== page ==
What does it mean to suffer from allergies?
Anyone who’s ever suffered from seasonal allergies knows first-hand how miserable it can be. This misery includes itchy, watery eyes, nasal congestion, and hay fever that brings about excessive sneezing episodes. In other words, it’s typically a time for ‘popping’ the antihistamines and decongestants and keeping a box of tissues nearby at all times. Keep in mind, that having these symptoms doesn’t have to warrant a trip to your local drug store to purchase over-the-counter medications. In fact, there are many more natural ways to go about treating yourself as you suffer from seasonal allergies.
The body’s physiological response
Do you know what’s actually going on inside your body when you’re having an allergy ‘flare-up?’ First and foremost, the term ‘allergies’ is the response your body is having as a result of a foreign invasion of allergens. Furthermore, this response demonstrates that your immune system is kicking things into overdrive all while your plasma cells are unleashing IgE (immunoglobulin) explicit to that allergen. As a result, IgE binds itself to your mast cells which are located in your skin and nasal mucous membranes and thus, discharges histamines which are responsible for the constriction of airways and possibly hives. Furthermore, the barrage of symptoms allergy sufferers experience can be contributed to the combination of histamines, leukotrienes (runny nose and excessive phlegm), and prostaglandins.
Is there any hope for allergy sufferers?
When it comes to dealing with allergies, getting older is actually a good thing! The reason being is that most people in the age range of 60 to 70 years old will now have less sensitive immune systems and thus, stop reacting to their specific allergens. However, some people may develop a specific allergy later in life which never affected them earlier. Either way, I’m here to offer you some natural methods to negate the dreaded seasonal allergy symptoms.
Natural methods to treat seasonal allergies
- Honey in moderation. If you consume honey from a local merchant, you are receiving the spores of pollen directly from the bees which can cause you to eventually become immune to the pollen as an allergen.
- Hot peppers. If your palate can tolerate it, incorporating horseradish, hot chili peppers, and hot mustards into your meals can naturally open up your nasal passageways.
- Golden seal. Within Golden seal is an active ingredient known as berberine which has germ-destroying and immune-boosting attributes.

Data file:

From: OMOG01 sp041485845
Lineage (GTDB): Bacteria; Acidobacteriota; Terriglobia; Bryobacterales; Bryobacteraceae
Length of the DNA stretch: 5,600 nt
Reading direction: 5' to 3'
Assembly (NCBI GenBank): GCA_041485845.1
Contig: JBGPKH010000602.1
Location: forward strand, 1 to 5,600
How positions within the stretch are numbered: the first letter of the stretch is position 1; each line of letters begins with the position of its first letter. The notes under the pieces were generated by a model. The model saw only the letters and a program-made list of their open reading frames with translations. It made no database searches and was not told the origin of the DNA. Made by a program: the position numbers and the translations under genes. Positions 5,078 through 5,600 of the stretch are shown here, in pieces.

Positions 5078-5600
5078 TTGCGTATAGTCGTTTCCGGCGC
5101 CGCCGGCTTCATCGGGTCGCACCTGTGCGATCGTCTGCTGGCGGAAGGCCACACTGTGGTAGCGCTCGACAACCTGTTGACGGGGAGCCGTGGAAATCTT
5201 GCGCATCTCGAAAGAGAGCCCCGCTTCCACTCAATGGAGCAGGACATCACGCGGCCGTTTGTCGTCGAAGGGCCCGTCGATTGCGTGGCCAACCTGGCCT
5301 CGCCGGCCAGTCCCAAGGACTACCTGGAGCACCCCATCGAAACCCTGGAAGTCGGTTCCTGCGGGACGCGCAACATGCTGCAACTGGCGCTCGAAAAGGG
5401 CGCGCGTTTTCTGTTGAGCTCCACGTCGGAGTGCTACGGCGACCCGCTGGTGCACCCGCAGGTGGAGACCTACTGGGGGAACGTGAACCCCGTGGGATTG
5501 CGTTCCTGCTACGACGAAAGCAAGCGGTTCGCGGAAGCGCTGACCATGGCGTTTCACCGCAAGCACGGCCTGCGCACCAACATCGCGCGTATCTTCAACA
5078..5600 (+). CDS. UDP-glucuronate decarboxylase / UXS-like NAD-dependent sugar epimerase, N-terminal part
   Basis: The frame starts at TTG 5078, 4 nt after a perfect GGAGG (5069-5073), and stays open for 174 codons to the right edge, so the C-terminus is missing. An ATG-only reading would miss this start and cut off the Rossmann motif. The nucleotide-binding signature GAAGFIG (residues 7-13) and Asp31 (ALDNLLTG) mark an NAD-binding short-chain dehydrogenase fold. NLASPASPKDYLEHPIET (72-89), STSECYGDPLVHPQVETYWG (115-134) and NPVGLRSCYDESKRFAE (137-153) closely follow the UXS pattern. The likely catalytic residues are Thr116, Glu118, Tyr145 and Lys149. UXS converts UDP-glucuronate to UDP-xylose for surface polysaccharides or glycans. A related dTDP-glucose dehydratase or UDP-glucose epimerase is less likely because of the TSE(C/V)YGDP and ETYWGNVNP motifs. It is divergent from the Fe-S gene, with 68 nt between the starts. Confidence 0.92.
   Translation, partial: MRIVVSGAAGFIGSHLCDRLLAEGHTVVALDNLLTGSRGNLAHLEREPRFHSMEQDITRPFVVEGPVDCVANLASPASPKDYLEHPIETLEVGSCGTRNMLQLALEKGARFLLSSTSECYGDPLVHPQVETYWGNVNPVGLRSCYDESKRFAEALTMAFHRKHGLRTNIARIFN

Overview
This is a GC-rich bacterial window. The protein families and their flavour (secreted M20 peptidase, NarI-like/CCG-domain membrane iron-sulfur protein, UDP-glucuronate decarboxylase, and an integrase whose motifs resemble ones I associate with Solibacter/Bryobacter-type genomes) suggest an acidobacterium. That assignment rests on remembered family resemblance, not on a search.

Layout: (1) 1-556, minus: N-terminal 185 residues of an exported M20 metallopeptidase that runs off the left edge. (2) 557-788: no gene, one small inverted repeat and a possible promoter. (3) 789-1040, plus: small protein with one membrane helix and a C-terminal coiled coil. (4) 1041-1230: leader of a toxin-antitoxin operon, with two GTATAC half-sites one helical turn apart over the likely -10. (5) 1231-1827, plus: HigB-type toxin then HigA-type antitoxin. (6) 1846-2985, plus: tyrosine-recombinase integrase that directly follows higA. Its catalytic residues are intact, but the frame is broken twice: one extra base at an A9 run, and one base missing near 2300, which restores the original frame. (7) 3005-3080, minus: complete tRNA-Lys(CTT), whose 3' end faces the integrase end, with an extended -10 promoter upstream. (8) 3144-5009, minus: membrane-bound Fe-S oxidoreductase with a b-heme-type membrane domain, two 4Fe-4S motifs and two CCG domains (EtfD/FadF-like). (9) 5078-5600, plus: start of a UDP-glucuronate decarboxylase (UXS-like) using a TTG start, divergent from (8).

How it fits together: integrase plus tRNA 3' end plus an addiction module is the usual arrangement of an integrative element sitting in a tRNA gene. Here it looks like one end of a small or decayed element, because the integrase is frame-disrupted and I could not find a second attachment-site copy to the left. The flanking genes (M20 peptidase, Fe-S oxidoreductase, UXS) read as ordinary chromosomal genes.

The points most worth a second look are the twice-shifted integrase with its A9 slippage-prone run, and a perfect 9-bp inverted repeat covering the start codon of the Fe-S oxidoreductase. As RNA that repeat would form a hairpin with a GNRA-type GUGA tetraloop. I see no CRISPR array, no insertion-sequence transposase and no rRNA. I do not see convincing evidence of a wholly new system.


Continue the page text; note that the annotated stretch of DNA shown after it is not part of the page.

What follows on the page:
- Omega-3 fatty acids. As crazy as it sounds, studies have shown that if you eat a lot of food abundant in omega-3 fatty acids, your reaction to specific allergens will be less debilitating. Examples of these foods are grass fed meat, eggs, flaxseed oil, etc.
- Quercetin. This natural antioxidant is classified as a flavonoid which has anti-inflammatory properties, as well as aids the immune system. There are certain foods (apples, berries, black tea, capers, red grapes, and red onions) high in quercetin which inhibit the discharge of histamines and thus, are considered the more natural form of antihistamines. It can also be taken as a supplement ranging from 200 – 400mg/day dose.
- Vitamin D. Adding Vitamin D to your vitamin repertoire has been shown to decrease the body’s allergic reaction to mold which your body may consider an allergen.
Essential oils to combat allergies
- Blend of sandalwood, frankincense, and Ravensara. This combination of oils was used in a previous study to treat hay fever and as a result, appeared to help with stuffy and running noses. Also, any sneezing was lessened with the use of this blend. *always dilute with a carrier oil*
- Eucalyptus. Due to its menthol nature, it has local anesthetic characteristics and the ability to soothe minor sore throats. In addition, this oil can help with dilating nasal cavities as a natural anti-inflammatory.
- Lavender. This oil is considered a ‘cooling oil’ and has anti-inflammatory capabilities. In addition, it stops the formulation of mucous in its tracks.
- Lemon. This oil will assist in lessening the build-up of phlegm, as well as have an anti-inflammatory effect. Just as you would put a slice of lemon in your water, put a drop of this essential oil in your water, as well.
- Oregano. This oil is the fighter of fungal infections (anti fungal), as well as the eliminator of microorganisms (antimicrobial). It can ward off troublesome bacteria that have the potential to intensify your allergy ‘flare-up.’ *do not apply directly to the skin*
- Peppermint. With its minty aroma, this oil can open-up your sinus cavity and actually loosen up the phlegm built up in your chest. In addition, it has the ability to soothe an irritated throat.
So there you have an overview on natural methods for treating seasonal allergies. Here’s to living your best life ever! Feel free to leave me a comment or any insight you may have on this topic.